4K, HDR, and OLED: Understanding the Latest TV Technology

Everything You Need to Know When Buying a New Television

Though we can help you get the most out of your brand new television with the right mounting and video distribution solutions, you still need to start by investing in the best equipment on the market. That’s easier said than done with new TV technology coming out every day. HD is out, and 4K is in. LED is out, and OLED is in. Wait, now you need to dump everything for HDR? Ever feel like your local AV store is trying to drown you in all the latest acronyms to get you to make a purchase? Researching what all of them mean before buying a TV for your New York home will ensure you get the best quality possible.

SEE MORE: Why You Should Hire a Professional for Your TV Installation

Latest Television Technology

Are 4K and Ultra HD the same thing?

Every new television on the market is promoting itself as either 4K, Ultra HD or both to signal an upgrade from the traditional high definition you likely have in your home right now. Though technically there’s some differences in the exact amount of pixels, 4K and Ultra High Definition (UHD) are typically used interchangeably. They offer four times the pixels of a standard 1080p (high definition) display. While the change in image sharpness is not overwhelming, one of the primary benefits of 4K is that you can sit closer to the screen without noticing any pixilation.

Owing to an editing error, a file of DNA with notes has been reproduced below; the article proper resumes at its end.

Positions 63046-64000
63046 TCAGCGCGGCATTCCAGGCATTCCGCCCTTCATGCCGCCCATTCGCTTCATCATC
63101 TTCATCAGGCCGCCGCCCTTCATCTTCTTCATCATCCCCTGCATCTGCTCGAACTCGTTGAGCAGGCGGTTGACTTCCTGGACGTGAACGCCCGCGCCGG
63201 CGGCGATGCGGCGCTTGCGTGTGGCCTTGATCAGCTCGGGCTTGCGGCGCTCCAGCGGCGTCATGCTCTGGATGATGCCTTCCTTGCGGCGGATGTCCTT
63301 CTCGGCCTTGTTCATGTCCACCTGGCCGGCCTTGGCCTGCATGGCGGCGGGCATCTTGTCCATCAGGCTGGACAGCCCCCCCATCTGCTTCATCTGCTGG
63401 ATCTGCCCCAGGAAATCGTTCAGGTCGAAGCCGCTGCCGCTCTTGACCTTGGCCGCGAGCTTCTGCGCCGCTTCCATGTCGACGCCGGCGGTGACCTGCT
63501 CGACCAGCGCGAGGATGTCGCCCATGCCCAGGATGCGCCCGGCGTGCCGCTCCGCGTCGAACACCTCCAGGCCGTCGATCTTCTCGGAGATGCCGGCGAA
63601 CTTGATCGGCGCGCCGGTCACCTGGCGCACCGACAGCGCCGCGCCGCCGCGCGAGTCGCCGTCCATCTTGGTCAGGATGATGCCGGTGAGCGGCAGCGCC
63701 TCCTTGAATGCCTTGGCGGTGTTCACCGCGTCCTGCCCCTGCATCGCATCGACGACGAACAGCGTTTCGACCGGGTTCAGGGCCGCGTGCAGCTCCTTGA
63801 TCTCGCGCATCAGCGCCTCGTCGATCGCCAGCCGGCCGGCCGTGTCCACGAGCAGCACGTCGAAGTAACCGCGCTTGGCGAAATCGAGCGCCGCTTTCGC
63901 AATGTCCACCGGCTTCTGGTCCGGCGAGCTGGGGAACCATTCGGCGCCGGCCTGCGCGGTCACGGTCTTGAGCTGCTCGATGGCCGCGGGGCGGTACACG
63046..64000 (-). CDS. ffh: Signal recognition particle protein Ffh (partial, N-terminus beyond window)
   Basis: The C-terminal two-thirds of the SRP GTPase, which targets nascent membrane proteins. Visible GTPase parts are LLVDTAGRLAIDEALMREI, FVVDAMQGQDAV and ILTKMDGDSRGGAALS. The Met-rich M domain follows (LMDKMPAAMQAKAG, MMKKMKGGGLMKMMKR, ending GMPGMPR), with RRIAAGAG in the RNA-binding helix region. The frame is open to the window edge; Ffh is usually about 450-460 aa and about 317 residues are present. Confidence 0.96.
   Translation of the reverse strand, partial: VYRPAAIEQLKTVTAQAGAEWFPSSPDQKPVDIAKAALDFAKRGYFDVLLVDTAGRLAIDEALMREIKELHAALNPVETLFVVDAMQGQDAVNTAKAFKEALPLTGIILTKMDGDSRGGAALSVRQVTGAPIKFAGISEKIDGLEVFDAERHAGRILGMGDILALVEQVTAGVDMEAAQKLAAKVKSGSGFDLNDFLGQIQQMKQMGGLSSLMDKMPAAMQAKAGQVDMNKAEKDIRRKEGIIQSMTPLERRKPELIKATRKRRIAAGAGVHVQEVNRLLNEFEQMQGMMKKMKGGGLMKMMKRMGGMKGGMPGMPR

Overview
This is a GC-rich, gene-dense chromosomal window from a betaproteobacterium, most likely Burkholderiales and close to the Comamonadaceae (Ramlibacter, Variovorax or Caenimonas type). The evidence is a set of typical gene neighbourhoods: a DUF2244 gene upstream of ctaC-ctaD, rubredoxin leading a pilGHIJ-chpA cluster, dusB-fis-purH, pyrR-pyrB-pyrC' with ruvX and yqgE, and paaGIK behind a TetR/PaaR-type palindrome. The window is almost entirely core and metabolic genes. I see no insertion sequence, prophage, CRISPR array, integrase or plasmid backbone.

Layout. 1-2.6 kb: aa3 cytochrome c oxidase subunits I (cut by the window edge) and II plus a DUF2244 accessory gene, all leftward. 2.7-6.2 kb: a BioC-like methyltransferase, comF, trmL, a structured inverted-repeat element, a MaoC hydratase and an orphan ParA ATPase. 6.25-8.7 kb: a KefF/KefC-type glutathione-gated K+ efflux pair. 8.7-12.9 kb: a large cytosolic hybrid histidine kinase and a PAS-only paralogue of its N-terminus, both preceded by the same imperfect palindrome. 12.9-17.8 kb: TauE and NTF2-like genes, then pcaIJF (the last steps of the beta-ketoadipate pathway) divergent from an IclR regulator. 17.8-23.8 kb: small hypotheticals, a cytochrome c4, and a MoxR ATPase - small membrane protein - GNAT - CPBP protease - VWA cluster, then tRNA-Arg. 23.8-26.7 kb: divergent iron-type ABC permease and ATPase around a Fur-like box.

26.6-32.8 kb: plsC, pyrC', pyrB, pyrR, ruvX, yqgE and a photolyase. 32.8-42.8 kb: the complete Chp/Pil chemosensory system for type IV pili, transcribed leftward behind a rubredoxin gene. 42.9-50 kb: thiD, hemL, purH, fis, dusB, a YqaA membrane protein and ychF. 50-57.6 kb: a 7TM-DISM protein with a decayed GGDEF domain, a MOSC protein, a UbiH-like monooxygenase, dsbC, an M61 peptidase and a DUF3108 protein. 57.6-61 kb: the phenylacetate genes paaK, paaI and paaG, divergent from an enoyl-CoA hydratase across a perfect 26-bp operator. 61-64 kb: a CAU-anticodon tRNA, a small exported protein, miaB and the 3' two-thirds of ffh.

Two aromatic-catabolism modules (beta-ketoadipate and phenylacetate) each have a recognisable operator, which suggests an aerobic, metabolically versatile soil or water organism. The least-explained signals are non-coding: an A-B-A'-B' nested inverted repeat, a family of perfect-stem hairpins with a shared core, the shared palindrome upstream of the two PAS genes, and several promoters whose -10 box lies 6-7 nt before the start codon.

What is High Dynamic Range?

While 4K may get most of the attention, ultimately what you want to focus on is high dynamic range (HDR). HDR is all about creating better color contrast, resulting in brighter whites and deeper blacks. It’ll create a noticeable change in your image quality compared to just upgrading to a 4K television, though most high-end televisions from the likes of Samsung and LG also include HDR technology. By offering more colors and a greater contrast between them, you can get more natural images.

How does OLED improve your picture quality?

OLED stands for organic light emitting diode. It’s the evolution of the traditional LED TVs which use light-emitting diodes to light up your display. OLED TVs have the ability to turn each pixel on and off resulting in really deep blacks. Though this comes at the expense of overall brightness, many people prefer this option since it offers color contrast without developing the unnatural brightness found in other models.

What About All the Other Stuff?

Typically differences in aspect ratio, bit rate, and refresh rate are minimal between different televisions (unless you’re comparing an off-brand TV with a brand-new Samsung TV).

With Blu-ray discs, Netflix, and Amazon Video offering great 4K and HDR content, it’s the perfect time to upgrade the television in your media room, bedroom or patio. Feel free to contact us for help buying, installing, or mounting your new TV.